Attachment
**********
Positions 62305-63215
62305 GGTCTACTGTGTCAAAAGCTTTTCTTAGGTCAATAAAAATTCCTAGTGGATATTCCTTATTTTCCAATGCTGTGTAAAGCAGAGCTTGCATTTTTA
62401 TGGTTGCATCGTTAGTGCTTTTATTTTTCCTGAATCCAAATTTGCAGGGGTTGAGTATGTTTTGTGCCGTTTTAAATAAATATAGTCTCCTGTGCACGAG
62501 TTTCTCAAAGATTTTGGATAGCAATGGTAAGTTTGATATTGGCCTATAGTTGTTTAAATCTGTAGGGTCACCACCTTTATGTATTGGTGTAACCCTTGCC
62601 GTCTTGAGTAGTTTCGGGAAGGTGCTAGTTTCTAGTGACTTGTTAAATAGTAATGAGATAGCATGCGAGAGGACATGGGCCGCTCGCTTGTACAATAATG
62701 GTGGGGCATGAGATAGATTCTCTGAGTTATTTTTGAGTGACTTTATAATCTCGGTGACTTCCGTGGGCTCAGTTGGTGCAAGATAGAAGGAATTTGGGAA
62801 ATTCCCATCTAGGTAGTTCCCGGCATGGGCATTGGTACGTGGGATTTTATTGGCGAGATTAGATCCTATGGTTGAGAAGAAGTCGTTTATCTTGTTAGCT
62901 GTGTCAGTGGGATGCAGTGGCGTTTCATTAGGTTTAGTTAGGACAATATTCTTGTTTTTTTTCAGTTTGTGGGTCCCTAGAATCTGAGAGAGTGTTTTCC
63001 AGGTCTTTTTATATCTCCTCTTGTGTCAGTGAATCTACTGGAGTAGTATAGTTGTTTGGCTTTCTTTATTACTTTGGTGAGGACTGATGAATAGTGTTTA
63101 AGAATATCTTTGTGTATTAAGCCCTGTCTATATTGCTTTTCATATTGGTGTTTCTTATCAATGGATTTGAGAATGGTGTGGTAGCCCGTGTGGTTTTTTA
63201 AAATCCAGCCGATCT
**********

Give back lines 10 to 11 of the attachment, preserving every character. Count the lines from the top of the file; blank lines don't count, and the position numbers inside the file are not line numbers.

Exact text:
63101 AGAATATCTTTGTGTATTAAGCCCTGTCTATATTGCTTTTCATATTGGTGTTTCTTATCAATGGATTTGAGAATGGTGTGGTAGCCCGTGTGGTTTTTTA
63201 AAATCCAGCCGATCT